Pop culture obsessives writing for the pop culture obsessed.
Pop culture obsessives writing for the pop culture obsessed.

Let’s talk about the ending of Once Upon A Time...In Hollywood

Illustration for article titled Let’s talk about the ending of iOnce Upon A Time...In Hollywood/i
Photo: Sony Pictures

Spoiler Space offers thoughts on, and a place to discuss, the plot points we can’t disclose in our official reviews. Fair warning: Major plot points for Once Upon A Time...In Hollywood are revealed below.

What if the good times never had to end? That’s the question that hangs in the air at the end of Once Upon A Time...In Hollywood, as Rick Dalton (Leonardo DiCaprio) meets his next-door neighbor Sharon Tate (Margot Robbie) and her friends for the first time. In real life, Tate, Jay Sebring (Emile Hirsch), Abigail Folger (Samantha Robinson), and Voytek Frykowski (Costa Ronin) were all brutally murdered by members of the so-called “Manson Family” on the night of August 8, 1969. In Quentin Tarantino’s version of history, they all survive, knocking Charles Manson (Damon Herriman) off of his pedestal of infamy, presumably pre-empting the LaBianca murders the following evening, and reducing him and his followers to a minor historical footnote at best. It’s the final “fuck you” that the megalomaniacal Manson, who died in November 2017, deserves.

The Manson murders shocked Los Angeles and America as a whole; they were the first of two events that harshed the national mellow and are often cited as the end of “the ‘60s” as a cultural zeitgeist. It’s not clear if the second of those two events—the murder of Meredith Hunter by a member of the Hells Angels as the Rolling Stones played “Under My Thumb” at the Altamont Free Concert on December 6, 1969—happened in Tarantino’s version of history. But it is clear that, had the Manson murders been foiled like they are in the movie, the course of Hollywood history, at least, would have been changed. I joked after the press screening of the film here in Chicago that it would have been fun if Tarantino had added Animal House-style “Rick Dalton went on to star alongside Sharon Tate in Roman Polanski’s next film” freeze frames to the end credits. But really, it’s a better artistic choice for the audience to imagine those possibilities for themselves—and marinate in the sinking sadness of remembering that no, the lovely, kind, talented woman depicted in the film died a long time ago, terrified and in terrible pain.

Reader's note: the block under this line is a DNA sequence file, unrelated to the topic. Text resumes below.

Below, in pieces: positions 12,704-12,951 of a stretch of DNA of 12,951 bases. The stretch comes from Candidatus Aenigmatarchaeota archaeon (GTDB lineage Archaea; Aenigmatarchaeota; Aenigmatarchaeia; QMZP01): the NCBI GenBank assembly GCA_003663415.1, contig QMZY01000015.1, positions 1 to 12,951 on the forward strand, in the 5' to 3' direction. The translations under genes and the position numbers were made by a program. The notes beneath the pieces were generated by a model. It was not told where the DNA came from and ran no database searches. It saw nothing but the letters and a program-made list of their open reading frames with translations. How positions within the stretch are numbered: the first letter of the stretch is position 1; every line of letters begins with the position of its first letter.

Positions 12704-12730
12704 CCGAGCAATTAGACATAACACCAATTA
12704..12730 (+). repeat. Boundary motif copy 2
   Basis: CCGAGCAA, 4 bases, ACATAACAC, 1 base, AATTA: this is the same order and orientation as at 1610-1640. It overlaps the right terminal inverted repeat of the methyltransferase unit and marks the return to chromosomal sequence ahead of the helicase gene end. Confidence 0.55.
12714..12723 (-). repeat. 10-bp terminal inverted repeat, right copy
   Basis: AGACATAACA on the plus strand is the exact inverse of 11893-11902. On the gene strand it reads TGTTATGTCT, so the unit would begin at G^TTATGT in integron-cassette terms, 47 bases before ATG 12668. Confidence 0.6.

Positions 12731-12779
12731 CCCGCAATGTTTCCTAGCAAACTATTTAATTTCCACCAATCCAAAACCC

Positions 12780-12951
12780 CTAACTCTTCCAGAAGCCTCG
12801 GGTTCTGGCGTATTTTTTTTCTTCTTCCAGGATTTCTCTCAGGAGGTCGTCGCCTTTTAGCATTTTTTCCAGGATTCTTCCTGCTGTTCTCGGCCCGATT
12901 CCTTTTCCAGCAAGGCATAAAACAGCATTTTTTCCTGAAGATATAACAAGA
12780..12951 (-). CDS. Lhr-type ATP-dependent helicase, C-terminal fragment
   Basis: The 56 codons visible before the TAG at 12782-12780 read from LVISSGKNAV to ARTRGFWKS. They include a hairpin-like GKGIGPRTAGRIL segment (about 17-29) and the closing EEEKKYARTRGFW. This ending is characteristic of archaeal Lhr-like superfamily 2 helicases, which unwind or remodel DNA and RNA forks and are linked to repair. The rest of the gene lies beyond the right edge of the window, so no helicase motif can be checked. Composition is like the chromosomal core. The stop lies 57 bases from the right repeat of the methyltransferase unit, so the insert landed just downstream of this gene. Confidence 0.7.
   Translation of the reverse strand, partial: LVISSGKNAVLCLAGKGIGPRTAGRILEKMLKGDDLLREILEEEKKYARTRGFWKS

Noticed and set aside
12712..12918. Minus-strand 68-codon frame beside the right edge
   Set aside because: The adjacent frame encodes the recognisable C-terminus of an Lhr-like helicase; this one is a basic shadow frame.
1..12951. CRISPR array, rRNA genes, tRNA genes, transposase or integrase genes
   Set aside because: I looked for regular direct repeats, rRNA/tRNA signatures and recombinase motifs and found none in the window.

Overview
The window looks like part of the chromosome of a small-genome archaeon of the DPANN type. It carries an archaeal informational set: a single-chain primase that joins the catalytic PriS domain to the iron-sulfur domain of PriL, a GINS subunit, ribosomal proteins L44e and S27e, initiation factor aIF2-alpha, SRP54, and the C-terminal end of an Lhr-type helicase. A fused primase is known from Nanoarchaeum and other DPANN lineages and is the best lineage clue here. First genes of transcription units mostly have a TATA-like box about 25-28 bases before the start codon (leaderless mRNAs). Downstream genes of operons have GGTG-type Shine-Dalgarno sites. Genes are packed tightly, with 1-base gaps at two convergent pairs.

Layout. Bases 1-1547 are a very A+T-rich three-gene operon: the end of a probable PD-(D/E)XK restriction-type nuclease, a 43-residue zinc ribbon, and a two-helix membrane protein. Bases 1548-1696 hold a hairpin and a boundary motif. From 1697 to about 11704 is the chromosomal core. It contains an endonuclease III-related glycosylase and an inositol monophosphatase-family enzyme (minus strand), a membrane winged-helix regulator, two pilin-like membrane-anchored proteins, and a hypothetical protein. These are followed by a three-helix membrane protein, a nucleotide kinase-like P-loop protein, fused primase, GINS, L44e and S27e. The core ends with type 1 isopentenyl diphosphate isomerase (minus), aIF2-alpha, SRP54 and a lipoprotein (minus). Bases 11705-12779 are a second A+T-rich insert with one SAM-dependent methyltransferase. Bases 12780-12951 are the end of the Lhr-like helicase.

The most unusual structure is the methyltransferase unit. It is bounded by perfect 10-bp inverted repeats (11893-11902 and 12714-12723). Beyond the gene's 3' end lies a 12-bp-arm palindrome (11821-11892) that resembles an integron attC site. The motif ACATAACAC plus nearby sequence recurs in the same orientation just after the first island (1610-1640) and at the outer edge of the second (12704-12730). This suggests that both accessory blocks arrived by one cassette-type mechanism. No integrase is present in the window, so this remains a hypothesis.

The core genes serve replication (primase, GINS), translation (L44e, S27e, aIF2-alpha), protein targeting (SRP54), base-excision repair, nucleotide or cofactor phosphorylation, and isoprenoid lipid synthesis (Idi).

As for how that particular American tragedy is wiped from history in Once Upon A Time...In Hollywood, it’s notable that Cliff Booth (Brad Pitt) and Brandy the pit bull’s attack on Manson followers Tex Watson (Austin Butler), Katie (Madisen Beaty), and Sadie (Mikey Madison) after they change their plan and break into Rick’s house instead of Tate’s is the first “real” (i.e., not part of one of the films or TV shows within the film) act of violence in the movie. It’s savage violence, too: Being ripped apart by a dog or having your face bashed in are are two absolutely horrifying ways to die, and Tarantino films the deaths with bloody, visceral intensity. And although we the audience know what these “fucking hippies” would have done given the chance, Cliff doesn’t know that; true, he’s high on acid and acting in self-defense, but the viciousness of the thing seems a bit excessive, no? (It’s especially unsettling when you consider that Cliff’s already murdered once and gotten away with it, a tension that Tarantino just lets hang throughout the film.)

Moral complexity aside, I was cracking up throughout the cathartic anti-Manson bloodbath that marks the climax of the film. Part of that was nervous laughter, sure. But for all the scene’s barbarism, it’s also played for comedy— particularly when Rick, finally aware of the intruders in his home after one of them comes crashing through the living room window, runs to the shed and grabs his trusty 14 Fists Of McLusky flamethrower to make some screaming hippie BBQ. The visual of a cranky middle-aged man using a relic from his glory days to take down a particularly radical member of the younger generation certainly affirms my colleague A.A. Dowd’s statement that “the future is the enemy” in Once Upon A Time...In Hollywood. That being said, I read a certain level of vulnerability into the wish being tacitly expressed by the film’s ending; it’s difficult to admit that you’re getting older and it’s freaking you out, even through the vehicle of pop-pulp ultraviolence.

On a related note, I predict that Rick and Francesca (Lorenza Izzo) are going to be divorced within the year. I say this not only because your dumbass husband barely noticing that someone’s trying to murder you on your first night in a new house in a new country would drive a wedge into even the healthiest of relationships, but also because Rick leaves Francesca alone in the house after it’s all over to go have another drink with Jay, Sharon, and the gang. Cliff explicitly tells Rick to go check on his wife (and Brandy, Cliff’s best gal) as he’s being loaded into the ambulance, and Rick doesn’t listen. His reluctance to grow up is a running theme throughout Once Upon A Time...In Hollywood, and his choice to go out rather than stay home that night confirms that deep down, he never will. And maybe, in this version of events, he doesn’t have to.

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